100 years of women’s suffrage, and the local women who made it possible

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JOHNSTOWN, N.Y. (NEWS10) — One hundred years ago on August 18, the 19th amendment was ratified, giving women in the United States the right to vote. Two of the most notable pioneers of the women’s suffrage movement were born close to the Capital Region.

Elizabeth Cady Stanton was born in Johnstown, N.Y. in 1815. Just five years later, in Berkshire County, Susan B. Anthony was born. A century ago, they were victorious in their fight for a voice at the polls.

In Johnstown, work is underway on a statue of Elizabeth Cady Stanton, the tireless suffragist.

“[Stanton] stood in front of the New York State legislature making speeches, she stood in front of U.S. Congress making speeches,” explained Noel Levee, Johnstown City Historian, “she basically fought all her life for it right up until the end.”

Historians recall Stanton and Susan B. Anthony, of Adams, Massachusetts as close friends.

Together, they formed the National Woman Suffrage Association, and spent years strategizing and organizing to secure the vote for women.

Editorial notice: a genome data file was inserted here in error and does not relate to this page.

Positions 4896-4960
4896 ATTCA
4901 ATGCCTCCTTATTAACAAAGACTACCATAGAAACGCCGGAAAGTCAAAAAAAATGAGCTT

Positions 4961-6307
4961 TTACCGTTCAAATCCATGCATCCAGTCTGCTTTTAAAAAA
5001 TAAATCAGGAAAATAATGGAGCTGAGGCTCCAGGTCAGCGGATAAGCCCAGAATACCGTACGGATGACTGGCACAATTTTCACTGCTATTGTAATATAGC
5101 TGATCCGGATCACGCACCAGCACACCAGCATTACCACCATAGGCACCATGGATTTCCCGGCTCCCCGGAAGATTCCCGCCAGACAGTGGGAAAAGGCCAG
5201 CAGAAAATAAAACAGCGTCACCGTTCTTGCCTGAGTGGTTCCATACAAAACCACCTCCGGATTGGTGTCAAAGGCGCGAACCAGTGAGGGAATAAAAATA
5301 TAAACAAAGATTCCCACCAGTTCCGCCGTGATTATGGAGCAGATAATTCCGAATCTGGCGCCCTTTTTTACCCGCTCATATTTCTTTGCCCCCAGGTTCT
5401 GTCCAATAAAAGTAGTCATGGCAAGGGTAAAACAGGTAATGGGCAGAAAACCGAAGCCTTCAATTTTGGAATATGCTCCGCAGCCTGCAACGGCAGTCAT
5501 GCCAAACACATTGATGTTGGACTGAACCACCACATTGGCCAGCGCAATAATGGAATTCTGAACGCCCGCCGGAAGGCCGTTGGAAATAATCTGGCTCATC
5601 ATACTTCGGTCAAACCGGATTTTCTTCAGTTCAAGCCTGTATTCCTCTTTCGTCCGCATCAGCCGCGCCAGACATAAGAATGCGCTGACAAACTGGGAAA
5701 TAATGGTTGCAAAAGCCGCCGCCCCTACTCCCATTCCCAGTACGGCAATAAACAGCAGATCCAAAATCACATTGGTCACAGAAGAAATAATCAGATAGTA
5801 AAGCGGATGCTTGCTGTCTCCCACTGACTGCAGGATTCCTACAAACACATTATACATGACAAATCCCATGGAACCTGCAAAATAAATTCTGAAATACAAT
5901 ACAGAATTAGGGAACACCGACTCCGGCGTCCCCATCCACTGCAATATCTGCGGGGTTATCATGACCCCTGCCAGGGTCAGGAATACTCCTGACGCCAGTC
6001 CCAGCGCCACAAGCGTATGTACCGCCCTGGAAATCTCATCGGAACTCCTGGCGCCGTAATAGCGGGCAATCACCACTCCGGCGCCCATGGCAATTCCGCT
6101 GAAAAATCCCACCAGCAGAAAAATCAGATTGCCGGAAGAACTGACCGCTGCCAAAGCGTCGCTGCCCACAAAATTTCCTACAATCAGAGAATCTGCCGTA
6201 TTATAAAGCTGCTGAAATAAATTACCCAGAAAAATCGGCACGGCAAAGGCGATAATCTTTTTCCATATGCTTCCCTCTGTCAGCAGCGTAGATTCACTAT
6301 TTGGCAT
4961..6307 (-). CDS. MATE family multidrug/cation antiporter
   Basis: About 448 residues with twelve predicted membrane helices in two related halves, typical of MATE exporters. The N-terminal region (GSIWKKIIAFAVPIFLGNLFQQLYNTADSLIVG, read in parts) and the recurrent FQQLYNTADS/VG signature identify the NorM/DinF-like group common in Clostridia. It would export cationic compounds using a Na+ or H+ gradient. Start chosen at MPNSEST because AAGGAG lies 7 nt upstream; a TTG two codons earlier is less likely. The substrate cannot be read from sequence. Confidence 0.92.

“The summer of 1884, [Elizabeth Cady Stanton] was in Johnstown,” Levee said, “and [she] and Susan B. Anthony were meeting together.”

Levee said Susan B. Anthony got an apartment right up the street from Stanton, and the two of them spent the summer together rewriting the history of women’s suffrage.

Unfortunately, Anthony and Stanton passed away, years before the day women got their right to vote. However, their efforts in the movement aren’t forgotten by local historians and Americans everywhere on the centennial celebration of women’s suffrage.

 “Today, [August 18], is the day that Tennessee, which is the last state in the union needed to ratify the 19th amendment, did that,” said Carol Crossed, President of the Susan B. Anthony Birthplace in Adams.

About a week later, the bill reached Washington, D.C.

“The secretary of state signed into law that all U.S. citizens could not be denied the right to vote dependent upon their sex,” Crossed explained.

The Susan B. Anthony Birthplace museum is open for limited timed admission, and the Johnstown Historical Society is open for tours by appointment.

Susan B. Anthony had a childhood home in Greenwich, N.Y., where New York State Parks is expected to make an announcement Tuesday morning.

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